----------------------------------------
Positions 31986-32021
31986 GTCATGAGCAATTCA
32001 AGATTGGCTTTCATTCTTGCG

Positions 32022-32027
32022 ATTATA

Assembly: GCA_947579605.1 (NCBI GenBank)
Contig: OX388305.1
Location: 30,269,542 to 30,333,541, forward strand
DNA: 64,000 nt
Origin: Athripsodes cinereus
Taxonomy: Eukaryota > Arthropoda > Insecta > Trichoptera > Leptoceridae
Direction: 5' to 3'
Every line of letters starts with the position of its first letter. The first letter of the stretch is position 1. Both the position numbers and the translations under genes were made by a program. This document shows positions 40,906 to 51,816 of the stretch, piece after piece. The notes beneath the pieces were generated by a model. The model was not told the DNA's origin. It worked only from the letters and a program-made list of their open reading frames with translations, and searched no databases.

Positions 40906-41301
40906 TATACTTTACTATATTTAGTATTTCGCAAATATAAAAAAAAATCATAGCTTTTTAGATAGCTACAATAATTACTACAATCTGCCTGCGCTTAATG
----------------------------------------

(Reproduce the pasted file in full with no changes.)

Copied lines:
Positions 31986-32021
31986 GTCATGAGCAATTCA
32001 AGATTGGCTTTCATTCTTGCG

Positions 32022-32027
32022 ATTATA

Assembly: GCA_947579605.1 (NCBI GenBank)
Contig: OX388305.1
Location: 30,269,542 to 30,333,541, forward strand
DNA: 64,000 nt
Origin: Athripsodes cinereus
Taxonomy: Eukaryota > Arthropoda > Insecta > Trichoptera > Leptoceridae
Direction: 5' to 3'
Every line of letters starts with the position of its first letter. The first letter of the stretch is position 1. Both the position numbers and the translations under genes were made by a program. This document shows positions 40,906 to 51,816 of the stretch, piece after piece. The notes beneath the pieces were generated by a model. The model was not told the DNA's origin. It worked only from the letters and a program-made list of their open reading frames with translations, and searched no databases.

Positions 40906-41301
40906 TATACTTTACTATATTTAGTATTTCGCAAATATAAAAAAAAATCATAGCTTTTTAGATAGCTACAATAATTACTACAATCTGCCTGCGCTTAATG